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Animal instinct

Rising star Sebastian Stan brings depth to gay role on Sigourney Weaver-helmed political family series



T.J. Hammond, played by Sebastian Stan, raises a glass to his family of ‘Political Animals’ in the new USA Network series. (Photo courtesy USA Network)

Being the first openly gay child of the “First Family,” would be pressure enough, but “Political Animals’” T.J. Hammond still can’t find peace now that his mother is the Secretary of State, and divorcing his father, the former President of the United States.

“I don’t know this personally, but one of the things I’ve tried to research is the idea of how do you exist in the world as an individual when your parents’ persona is constantly an umbrella over your identity,” says Sebastian Stan, who plays T.J. in the new USA network political drama which premiered this week about a former First Family coping with change in the years after the White House (It airs Sunday nights at 10).

While many young LGBT people T.J.’s age face pressure and depression, and may experiment with drugs and alcohol like the character, most don’t do so under the microscope of the media, with a mother — former First Lady Elaine Barrish played by Sigourney Weaver, whom Stan calls a “sweet soul” — in the cabinet of the incoming President.

T.J. copes with the pressure by acting out and pushing the envelope, much like another set of first kids, the Bush twins, whom Stan says T.J. may be able to relate to.

“Its like someone handing you the same plate of breakfast every day,” Stan tells the Blade, saying he doesn’t know personally what it would be like to be under such a microscope, but has tried to research extensively this complicated character. “’Well this is now my life, and this is what I gotta do.’ And you get bored. Its like, ‘Why? I want more? I want something else. I don’t want to be pigeonholed.’ And I think that maybe … you want to branch out, you want to be different, you want to do your thing, you don’t want to constantly have to live in the shadow of your parents, which is unfortunately what these characters are living under.”

Stan says that the show from acclaimed producers Greg Berlanti and Laurence Mark, which also stars Ellen Burstyn and James Wolk who plays T.J.’s twin brother, attempts to pull back a curtain on the private lives of these very public people.

“When these people go home, and they sit down at dinner, what do they talk about?” Stan says. “How are they with themselves?”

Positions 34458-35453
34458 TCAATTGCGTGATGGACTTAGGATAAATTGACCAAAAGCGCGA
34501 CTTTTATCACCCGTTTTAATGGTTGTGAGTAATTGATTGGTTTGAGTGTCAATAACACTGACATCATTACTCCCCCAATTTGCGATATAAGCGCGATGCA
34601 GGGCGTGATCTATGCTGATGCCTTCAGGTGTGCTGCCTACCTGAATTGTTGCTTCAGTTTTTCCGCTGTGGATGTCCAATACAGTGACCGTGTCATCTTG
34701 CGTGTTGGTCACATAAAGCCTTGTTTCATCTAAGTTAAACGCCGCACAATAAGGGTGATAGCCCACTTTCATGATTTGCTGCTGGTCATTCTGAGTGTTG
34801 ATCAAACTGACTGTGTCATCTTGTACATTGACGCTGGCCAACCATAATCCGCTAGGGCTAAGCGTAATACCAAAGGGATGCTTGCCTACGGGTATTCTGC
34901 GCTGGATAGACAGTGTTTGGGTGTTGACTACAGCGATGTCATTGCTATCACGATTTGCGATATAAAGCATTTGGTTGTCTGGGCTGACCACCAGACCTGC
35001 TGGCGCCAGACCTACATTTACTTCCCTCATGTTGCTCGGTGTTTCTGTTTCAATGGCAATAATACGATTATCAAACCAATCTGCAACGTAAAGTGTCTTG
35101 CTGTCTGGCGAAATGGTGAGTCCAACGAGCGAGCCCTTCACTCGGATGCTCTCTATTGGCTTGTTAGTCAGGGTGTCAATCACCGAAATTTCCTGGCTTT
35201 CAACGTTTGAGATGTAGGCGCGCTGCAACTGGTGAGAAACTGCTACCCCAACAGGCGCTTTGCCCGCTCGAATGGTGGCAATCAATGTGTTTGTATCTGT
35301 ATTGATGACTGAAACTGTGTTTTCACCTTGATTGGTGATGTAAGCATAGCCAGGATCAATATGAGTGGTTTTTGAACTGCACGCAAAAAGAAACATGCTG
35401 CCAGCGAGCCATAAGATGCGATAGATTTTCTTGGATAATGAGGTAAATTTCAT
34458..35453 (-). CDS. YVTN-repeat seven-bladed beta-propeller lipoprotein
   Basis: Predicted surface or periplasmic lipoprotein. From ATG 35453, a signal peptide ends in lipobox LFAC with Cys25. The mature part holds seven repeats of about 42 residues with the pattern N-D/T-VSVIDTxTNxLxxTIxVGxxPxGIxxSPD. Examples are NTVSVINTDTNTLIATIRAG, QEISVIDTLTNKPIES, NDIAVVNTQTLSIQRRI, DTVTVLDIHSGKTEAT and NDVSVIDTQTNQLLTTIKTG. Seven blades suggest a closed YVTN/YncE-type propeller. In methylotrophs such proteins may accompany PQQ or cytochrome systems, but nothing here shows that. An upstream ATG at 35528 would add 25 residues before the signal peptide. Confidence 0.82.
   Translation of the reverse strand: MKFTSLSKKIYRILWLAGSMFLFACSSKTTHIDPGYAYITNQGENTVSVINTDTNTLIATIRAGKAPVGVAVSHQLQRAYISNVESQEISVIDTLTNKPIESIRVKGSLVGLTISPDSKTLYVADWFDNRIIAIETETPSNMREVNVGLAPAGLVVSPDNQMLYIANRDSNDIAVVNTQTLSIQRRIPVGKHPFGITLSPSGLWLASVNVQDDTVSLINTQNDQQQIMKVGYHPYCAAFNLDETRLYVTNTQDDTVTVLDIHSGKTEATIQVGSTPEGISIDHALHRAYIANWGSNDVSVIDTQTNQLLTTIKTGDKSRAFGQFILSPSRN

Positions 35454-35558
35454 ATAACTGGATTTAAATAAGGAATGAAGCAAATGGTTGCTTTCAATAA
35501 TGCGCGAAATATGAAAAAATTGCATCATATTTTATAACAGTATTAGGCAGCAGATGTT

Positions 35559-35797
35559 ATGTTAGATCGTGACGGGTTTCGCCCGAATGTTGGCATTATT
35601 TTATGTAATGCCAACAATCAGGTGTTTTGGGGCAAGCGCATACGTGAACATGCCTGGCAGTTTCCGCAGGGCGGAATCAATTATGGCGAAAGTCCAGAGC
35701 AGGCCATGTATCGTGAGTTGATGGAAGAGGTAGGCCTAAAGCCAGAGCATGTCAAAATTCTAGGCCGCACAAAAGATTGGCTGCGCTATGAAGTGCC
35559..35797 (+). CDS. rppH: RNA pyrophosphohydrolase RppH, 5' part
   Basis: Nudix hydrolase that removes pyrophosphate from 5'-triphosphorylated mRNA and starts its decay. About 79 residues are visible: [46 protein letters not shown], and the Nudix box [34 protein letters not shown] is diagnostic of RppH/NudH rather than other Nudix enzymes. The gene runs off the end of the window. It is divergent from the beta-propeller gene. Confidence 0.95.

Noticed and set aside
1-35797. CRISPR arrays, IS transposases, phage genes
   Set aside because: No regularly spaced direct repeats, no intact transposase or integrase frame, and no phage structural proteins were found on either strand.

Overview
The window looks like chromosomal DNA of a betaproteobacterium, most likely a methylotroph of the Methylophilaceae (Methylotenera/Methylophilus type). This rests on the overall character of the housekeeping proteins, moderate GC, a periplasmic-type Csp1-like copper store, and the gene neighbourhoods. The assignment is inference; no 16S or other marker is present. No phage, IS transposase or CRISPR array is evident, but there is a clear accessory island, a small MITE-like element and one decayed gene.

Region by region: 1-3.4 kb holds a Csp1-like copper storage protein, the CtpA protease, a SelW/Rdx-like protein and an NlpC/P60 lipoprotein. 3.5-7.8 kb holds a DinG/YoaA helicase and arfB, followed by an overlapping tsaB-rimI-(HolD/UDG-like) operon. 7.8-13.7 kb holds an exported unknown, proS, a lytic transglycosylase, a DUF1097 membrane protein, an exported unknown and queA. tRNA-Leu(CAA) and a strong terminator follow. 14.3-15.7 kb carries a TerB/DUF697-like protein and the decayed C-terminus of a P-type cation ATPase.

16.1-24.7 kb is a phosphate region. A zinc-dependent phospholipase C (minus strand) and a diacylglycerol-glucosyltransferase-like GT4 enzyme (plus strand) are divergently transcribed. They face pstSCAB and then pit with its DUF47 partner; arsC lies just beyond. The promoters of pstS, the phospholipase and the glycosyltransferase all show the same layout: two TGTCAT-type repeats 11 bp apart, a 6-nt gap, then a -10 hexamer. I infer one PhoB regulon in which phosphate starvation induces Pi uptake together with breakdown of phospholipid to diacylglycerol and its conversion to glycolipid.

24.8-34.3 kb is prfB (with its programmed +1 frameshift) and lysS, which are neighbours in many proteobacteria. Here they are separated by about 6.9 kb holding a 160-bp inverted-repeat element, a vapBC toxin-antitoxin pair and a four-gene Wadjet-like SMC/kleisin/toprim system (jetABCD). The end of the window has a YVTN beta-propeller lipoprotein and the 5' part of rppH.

The character differs greatly from another gay character he played in a political family on NBC’s “Kings,” because, while the young prince Jack Benjamin was strong-willed, driven and knew what he wants, T.J., Stan says, is much more fragile and lost and feels that he’s been pigeonholed in a way that does not fit him, and he’s searching for escape.

“Someone says to you, ‘Guess what? You’re going to live in this box.’ And how do you deal with that?” Stan says, saying T.J. and his straight twin Douglass deal with the pressure in vastly different ways. “T.J. deals with it by numbing, as an alcoholic and a drug addict.”

Though T.J. has strong allies in the family like his grandmother Margaret, played by Burstyn, and his powerful mother, unlike the “Kings” character, T.J. has little control over his life, and Stan, who’s straight, wonders what the young son raised in the spotlight might do with the freedom that a life of anonymity might lend.

“Ultimately he’s just a character that’s trying to find himself and trying to be heard that’s desperately wanting to be loved … Does he have a choice, and if he had a choice, what would he do with it.”

Stan says working with veteran actress Sigourney Weaver is “phenomenal,” and that he’s grateful to share a set with the “Alien” star.

“She’s an incredibly generous person, as well as an actress,” he says. “A powerhouse … The level of etiquette and discipline and commanding the set that she brought on was absolutely awesome. Made everyone feel very special … You always knew when she was going to walk in. You felt her presence.”




PHOTOS: Baltimore Pride Parade

Thousands attend annual LGBTQ march and block party



A scene from the 2024 Baltimore Pride Parade. (Washington Blade photo by Michael Key)

The Baltimore Pride Parade and Block Party was held on Charles Street in Baltimore, Md. on Saturday, June 15. 

(Washington Blade photos by Michael Key)

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Washington Mystics to hold annual Pride game

Team to play Dallas Wings on Saturday



(Washington Blade photo by Michael Key)

The Washington Mystics will be having their upcoming Pride game on Saturday against the Dallas Wings.

The Mystics Pride game is one of the team’s theme nights they host every year, with Pride night being a recurring event. The team faced off against the Phoenix Mercury last June. Brittney Griner, who Russia released from a penal colony in December 2022 after a court convicted her of importing illegal drugs after customs officials at Moscow’s Sheremetyevo Airport found vape canisters with cannabis oil in her luggage, attended the game.